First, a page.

This section is from the book "Amateur Work Magazine Vol6". Also available from Amazon: Amateur Work.
The turquoise runs in blue veins through the rocks, with now and then the concretions called nuggets, which afford stones of value. At the present time the bulk of the world's supply of fine turquoise is drawn from New Mexico, and experts say that that the output is equal to the best turquoise from Persia. Indeed, it is in one respect superior, holding itscolor better. About $200,000 worth of turquoise are sold annually. For the first time in centuries it is possible, jewelers say, to make a turquoise necklace of perfectly matched stones. The turquoise occurs in a rock of a pretty reddish color, being so mixed up with it ordinarily as to be valueless. But the idea came to a gem expert in New York not long ago that it would be a good idea to take selected pieces of this stuff and polish them, offering them for sale under the name of matrix turquoise. To his own astonishment, the idea proved immensely popular; a fad for stones of this kind rapidly grew; and today, following out the-same idea, jewelers sell matrix sapphires, matrix emerals, and matrix rubies. In fact, almost any flawed gem, filled in with ordinary rock stuff and impossible for cutting, will bring a high price as genuine matrix.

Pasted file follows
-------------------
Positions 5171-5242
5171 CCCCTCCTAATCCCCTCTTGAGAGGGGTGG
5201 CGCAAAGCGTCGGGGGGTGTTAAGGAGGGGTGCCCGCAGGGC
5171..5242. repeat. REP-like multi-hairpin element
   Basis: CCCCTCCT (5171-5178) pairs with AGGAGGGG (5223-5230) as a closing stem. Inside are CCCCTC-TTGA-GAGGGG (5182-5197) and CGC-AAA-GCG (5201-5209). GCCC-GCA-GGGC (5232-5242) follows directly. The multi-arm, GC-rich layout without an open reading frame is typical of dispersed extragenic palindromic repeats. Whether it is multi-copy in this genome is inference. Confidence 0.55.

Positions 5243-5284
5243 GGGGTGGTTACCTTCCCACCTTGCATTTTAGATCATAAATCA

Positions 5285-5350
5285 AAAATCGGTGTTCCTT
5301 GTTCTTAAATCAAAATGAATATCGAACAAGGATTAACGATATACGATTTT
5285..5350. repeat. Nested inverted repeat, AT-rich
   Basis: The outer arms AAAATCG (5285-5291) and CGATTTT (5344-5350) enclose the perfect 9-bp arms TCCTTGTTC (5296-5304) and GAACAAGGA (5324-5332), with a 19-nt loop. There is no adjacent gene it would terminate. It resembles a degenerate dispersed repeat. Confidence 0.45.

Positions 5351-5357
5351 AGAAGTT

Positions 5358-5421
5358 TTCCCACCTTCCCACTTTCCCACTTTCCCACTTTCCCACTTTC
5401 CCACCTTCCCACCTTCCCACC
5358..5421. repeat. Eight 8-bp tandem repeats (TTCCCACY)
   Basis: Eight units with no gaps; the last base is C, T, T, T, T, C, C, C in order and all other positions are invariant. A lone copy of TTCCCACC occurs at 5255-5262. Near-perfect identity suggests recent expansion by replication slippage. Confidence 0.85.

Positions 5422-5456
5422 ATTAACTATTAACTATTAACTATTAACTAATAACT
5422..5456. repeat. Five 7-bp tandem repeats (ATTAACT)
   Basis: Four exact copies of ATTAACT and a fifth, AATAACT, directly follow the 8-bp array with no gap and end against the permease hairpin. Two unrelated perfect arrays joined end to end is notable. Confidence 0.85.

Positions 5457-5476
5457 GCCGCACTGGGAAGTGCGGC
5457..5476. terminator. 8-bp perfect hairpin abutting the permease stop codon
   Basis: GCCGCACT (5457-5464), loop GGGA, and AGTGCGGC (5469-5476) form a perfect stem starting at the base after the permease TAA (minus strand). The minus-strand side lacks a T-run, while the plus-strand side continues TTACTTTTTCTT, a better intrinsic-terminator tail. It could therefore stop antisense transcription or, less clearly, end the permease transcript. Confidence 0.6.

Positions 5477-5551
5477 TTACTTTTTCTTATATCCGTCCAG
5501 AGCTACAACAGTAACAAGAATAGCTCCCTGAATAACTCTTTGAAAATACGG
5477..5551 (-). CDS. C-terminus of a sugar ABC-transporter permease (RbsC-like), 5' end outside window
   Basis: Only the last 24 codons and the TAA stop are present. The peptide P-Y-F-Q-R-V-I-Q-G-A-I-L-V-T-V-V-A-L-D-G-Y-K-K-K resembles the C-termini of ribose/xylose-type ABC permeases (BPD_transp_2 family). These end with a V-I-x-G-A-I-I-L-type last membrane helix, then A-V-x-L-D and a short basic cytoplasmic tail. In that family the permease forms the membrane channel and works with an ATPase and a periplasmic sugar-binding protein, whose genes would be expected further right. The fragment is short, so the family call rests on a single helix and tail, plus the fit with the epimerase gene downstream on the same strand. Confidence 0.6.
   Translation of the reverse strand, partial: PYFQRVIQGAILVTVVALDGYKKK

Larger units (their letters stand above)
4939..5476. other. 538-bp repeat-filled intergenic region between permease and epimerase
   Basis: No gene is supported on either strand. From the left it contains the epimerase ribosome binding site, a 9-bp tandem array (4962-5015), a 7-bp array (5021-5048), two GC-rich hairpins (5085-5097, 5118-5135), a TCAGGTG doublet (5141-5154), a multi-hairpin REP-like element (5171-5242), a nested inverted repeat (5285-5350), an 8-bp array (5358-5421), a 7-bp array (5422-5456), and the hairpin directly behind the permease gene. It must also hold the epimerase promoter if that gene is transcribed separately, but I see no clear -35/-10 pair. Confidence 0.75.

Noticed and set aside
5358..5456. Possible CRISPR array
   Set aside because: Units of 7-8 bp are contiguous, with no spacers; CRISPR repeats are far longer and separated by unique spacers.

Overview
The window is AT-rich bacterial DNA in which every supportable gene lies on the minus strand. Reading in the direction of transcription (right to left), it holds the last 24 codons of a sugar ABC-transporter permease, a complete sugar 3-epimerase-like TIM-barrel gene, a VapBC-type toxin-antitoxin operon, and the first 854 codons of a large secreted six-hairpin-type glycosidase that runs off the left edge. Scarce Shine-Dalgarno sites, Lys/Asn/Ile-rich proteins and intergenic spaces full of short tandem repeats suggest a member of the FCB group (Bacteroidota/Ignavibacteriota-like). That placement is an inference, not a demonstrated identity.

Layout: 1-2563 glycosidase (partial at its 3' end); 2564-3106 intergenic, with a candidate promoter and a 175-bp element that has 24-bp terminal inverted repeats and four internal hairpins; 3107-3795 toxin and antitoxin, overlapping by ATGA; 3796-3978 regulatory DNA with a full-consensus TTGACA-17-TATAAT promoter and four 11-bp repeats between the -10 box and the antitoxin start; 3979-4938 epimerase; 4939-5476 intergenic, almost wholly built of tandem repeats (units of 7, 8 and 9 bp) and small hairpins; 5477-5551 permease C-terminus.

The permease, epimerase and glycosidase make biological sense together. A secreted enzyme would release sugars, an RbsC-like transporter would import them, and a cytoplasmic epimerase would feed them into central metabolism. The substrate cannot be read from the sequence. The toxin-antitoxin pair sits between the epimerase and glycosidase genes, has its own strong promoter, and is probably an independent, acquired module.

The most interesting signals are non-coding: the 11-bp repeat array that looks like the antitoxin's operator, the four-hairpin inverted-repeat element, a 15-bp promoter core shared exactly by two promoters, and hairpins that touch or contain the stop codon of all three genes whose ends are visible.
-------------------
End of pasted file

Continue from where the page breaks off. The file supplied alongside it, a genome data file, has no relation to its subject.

That quartz is opaque is due largely to the myriad cavities which it contains. These cavities may be vacant, but often they contain water and liquified carbonic acid gas. Sorby discovered the fact that they may be so microscopic in size that a thousand millions of them in a cubic inch is not unusual, and the enclosed water often constitutes one to two per cent of the volume of the quartz.
In sandstone the grains of sand are rounded, having no sharp edges as in granite.
In the early days of tunneling, machine drills were mounted on cars running on tracks, and this is still the practice in some parts of Europe.
One of the causes of loss in the transmission of compressed air is pumping the air of the engine room rather than that drawn from a cooler place. The loss amounts to from 2 to 10 per cent.
In the middle ages the monks devoted themselves to alchemy, but, after failing repeatedly, were prohibited by the Pope from studying the art.
Mufflers to minimize the noise of the escape of exhaust steam from high-pressure steam engines are sometimes needed. A good muffler is made by inserting, near the engine, a chamber of 15 or 20 times the volume of the cylinder and continuing the exhaust pipe from this chamber. This will do away with the disturbance caused by steam passing through a tortuous exhaust pipe.